Very close relations between our two governments and business people form an appropriate environment for the expansion of cooperation
We have talked with Dejan Vladić, economic adviser at the Slovenian Embassy in Belgrade, about economic cooperation between Slovenia and Serbia in these very challenging times, Slovenian investments in our country, Serbian investments in Slovenia, as well as opportunities for further improvement of cooperation.
Dejan Vladić, Economic Adviser at the Embassy of Slovenia
The conditions for improving economic cooperation are very challenging at the moment. How would you summarize this year in terms of Slovenian investments in Serbia?
Corona has brought challenges and despair but also new business solutions. Public mobility has changed – we started going more to the parks than malls and other closed-environment locations. We started using new solutions for shopping, banking, dining, travelling. Some companies have not been able to overcome the crisis, others have been soaring, especially those offering online solutions, smart logistics and travel. Slovenian investments in Serbia are stable at around 970 million Euros with a positive outlook.
Slovenian NLB bank, the biggest financial system in the region, is in the process of acquiring Komercijalna Banka; the deal which will add on around 380 million in investments in Serbia. One of the biggest logistics companies in the region, Intereuropa, was acquired by Slovenian Post and has since been preparing to resurge, especially in Serbia where it plans new investments. Tough corona times proved to be an opportunity either for big business or for technologically driven, progressive companies. As much as we desperately want to see the year 2020 to end, we can conclude it has been yet another year of learning about the economy and ourselves.
Serbian companies have been investing in Slovenia too. How would you rate the overall economic cooperation and how can we improve it?
I am happy to say Serbian investments in Slovenia also have a growing tendency. Again, big corporations are leading the way. Very close relations between our two governments and business people form an appropriate environment for the expansion of cooperation. Recently, one of the Serbian corporations became an important stakeholder in the real estate and financial market in Slovenia, infusing new energy and ideas to our market. There is around 9 % decrease in the our trade between the two countries due to the crisis, but I believe that will pick up soon.
“Corona times proved to be an opportunity either for big business or for technologically driven, progressive companies”
New opportunities lure in ecological solutions and infrastructure, energy efficiency, e-mobility where Slovenian technological companies and institutes offer vast knowledge and references. Serbia has a great need for those. I hope we will be successful to get in this field of business, which is highly competitive. Green industries have been topping the agenda in the EU for some time now, as well as in China, with Chinese companies being very propulsive in Serbia. The Slovenian green industry has competitive advantages which are reference-based. With Slovenian development assistance, we have built the first modern wastewater treatment plant of bigger capacity, thus taking care of the tourist destination of Zlatibor. This plant is of great importance as an engineering reference and a learning facility for future plant technicians in Serbia. The Serbian budget has allocated financial means to construct the first bulk of such plants, out of at least 300 projected. Slovenia stands ready to support the Serbian government in accomplishing this important goal.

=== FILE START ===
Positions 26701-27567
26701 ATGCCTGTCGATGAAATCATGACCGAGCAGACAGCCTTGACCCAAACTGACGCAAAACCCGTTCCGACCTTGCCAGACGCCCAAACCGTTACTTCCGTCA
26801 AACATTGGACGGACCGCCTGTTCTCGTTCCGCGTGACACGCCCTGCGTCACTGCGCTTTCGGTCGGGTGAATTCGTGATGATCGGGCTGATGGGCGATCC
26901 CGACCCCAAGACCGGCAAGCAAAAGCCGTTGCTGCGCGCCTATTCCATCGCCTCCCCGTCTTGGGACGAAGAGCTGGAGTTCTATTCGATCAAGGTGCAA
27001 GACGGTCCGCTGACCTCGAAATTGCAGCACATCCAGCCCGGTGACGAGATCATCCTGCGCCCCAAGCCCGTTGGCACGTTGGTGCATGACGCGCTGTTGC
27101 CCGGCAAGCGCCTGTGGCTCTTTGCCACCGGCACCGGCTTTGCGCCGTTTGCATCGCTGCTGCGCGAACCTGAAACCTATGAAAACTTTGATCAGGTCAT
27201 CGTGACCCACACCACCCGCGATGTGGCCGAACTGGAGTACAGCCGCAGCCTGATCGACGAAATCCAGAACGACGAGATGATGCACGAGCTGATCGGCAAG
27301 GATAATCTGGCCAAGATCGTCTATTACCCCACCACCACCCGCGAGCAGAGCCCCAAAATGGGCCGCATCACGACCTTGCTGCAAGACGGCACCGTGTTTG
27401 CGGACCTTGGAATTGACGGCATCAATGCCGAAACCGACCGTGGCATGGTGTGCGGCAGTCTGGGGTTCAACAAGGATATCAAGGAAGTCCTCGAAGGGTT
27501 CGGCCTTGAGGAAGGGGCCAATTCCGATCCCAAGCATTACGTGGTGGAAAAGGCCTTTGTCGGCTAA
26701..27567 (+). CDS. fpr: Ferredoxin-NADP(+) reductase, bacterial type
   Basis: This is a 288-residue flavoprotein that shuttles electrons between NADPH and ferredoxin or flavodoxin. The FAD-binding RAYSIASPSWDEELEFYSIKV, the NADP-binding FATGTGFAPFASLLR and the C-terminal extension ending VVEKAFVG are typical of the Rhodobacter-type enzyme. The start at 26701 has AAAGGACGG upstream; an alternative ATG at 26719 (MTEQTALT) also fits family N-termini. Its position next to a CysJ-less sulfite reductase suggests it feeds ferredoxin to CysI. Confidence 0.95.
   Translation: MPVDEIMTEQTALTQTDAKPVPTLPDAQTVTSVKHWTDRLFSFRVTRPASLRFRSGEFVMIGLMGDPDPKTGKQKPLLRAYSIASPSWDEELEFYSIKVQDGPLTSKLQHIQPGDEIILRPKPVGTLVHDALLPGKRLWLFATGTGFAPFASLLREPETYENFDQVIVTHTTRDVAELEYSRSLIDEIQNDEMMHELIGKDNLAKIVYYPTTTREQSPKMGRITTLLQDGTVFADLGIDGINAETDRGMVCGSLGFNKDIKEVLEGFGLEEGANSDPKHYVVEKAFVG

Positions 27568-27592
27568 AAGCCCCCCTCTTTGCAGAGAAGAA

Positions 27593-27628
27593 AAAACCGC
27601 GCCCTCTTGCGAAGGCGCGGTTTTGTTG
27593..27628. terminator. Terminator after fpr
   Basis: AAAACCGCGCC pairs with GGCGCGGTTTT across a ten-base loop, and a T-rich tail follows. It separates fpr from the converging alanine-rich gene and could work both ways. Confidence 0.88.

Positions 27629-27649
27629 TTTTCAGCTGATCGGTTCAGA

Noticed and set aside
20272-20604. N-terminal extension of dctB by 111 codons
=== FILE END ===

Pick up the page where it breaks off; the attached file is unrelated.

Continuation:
What do Slovenian investors think of the future of investments concerning Serbia’s progress in the light of the European integration process and reforms?
The fact that our investments have been growing says it all. Our companies are satisfied with business opportunities and environment here. Serbia is the second most popular destination for Slovenian investments. Serbia also has a proven leading position in the Western Balkan region. Many foreign companies use Serbia as a main entrance point to the whole region. With such high level of infrastructural investments in Serbia in the last few years, I believe the business community will further acknowledge its central position in the region.
Regionalisation is the “new black” in the global economy and Serbia has been preparing well for it. We see China turning to their dual circulation strategy, cutting dependence on overseas markets and aiming for domestic production and consumption, supported by domestic innovation. Long-term, China plans to rely on itself. We have also just seen the signing of the biggest Asian regional economic partnership. Serbia is a leader in connecting this region with better and faster mobility, as well as with the influx of capital. Due to Serbia’s proven progress in infrastructure, macro-economy and business environment in recent years, the country can expect even more investments. The EU integration process is timely, especially in the context of the global crisis and EU internal reforms. The EU has become a very complex community and the need for internal reform has become evident. Serbia’s prospects are bright, and we all agree that it belongs in the stronger EU.
What do Slovenian companies think about the workforce availability in Serbia and are they ready to invest in lesser developed areas in the country?
In some parts of Serbia, for instance in Vojvodina, demand for the workforce is high and companies are almost stealing workers from each other. Strong demand for the workforce is always good for increasing salaries and improving working conditions. In other parts, companies are still managing to find good workers. Slovenian companies are evenly spread out all over Serbia and except for Vojvodina, they do not have problems acquiring new staff.